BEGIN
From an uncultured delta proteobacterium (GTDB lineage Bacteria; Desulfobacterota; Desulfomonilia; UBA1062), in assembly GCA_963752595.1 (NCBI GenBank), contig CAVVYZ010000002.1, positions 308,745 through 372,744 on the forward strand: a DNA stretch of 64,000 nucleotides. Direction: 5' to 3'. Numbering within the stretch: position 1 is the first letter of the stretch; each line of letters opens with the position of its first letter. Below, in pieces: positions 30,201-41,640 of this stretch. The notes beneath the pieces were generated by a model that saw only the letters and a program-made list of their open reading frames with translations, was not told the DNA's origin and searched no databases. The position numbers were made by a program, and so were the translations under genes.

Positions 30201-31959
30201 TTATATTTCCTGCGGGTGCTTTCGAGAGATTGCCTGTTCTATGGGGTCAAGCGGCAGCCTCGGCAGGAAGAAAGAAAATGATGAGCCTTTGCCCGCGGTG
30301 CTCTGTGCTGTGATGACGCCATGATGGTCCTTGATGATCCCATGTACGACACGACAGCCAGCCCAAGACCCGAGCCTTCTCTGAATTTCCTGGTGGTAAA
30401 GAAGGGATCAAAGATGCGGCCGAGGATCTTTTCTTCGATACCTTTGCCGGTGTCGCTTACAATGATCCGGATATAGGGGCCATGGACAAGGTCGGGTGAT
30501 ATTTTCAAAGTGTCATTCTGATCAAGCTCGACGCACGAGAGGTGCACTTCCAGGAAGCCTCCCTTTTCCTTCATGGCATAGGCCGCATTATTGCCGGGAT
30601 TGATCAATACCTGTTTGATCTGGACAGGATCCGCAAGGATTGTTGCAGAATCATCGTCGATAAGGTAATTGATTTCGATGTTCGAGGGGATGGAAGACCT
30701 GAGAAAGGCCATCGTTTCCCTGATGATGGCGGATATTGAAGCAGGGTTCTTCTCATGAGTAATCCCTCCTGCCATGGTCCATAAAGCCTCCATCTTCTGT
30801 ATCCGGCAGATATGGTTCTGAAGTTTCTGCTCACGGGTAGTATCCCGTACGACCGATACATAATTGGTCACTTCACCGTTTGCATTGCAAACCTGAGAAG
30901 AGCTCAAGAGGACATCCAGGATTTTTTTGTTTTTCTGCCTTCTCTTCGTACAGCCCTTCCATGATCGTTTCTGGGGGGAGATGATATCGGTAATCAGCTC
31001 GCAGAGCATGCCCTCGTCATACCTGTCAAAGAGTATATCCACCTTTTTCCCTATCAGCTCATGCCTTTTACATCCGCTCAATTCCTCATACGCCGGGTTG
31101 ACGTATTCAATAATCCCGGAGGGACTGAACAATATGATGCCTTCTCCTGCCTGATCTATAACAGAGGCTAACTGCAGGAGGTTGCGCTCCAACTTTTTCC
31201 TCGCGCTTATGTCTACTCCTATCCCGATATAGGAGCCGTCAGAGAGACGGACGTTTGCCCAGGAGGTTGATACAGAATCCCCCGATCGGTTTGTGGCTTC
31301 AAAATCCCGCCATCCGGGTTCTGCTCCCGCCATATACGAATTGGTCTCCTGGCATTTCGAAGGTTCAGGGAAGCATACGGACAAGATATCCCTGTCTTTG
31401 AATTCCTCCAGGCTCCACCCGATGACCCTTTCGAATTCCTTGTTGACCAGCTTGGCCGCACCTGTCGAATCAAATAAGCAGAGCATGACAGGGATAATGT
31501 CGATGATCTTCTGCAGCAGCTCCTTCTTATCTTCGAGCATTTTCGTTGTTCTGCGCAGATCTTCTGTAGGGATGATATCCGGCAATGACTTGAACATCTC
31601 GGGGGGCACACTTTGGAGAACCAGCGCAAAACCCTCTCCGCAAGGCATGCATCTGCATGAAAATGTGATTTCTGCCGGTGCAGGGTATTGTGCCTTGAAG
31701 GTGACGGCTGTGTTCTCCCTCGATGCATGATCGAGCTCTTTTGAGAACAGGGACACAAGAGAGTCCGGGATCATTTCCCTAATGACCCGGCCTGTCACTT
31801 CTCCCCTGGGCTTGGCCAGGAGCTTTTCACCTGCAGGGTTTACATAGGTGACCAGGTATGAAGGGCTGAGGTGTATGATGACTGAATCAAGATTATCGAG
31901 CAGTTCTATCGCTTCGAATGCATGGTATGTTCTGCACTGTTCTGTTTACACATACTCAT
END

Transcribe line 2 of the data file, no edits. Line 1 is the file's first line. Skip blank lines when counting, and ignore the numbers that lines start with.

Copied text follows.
Positions 30201-31959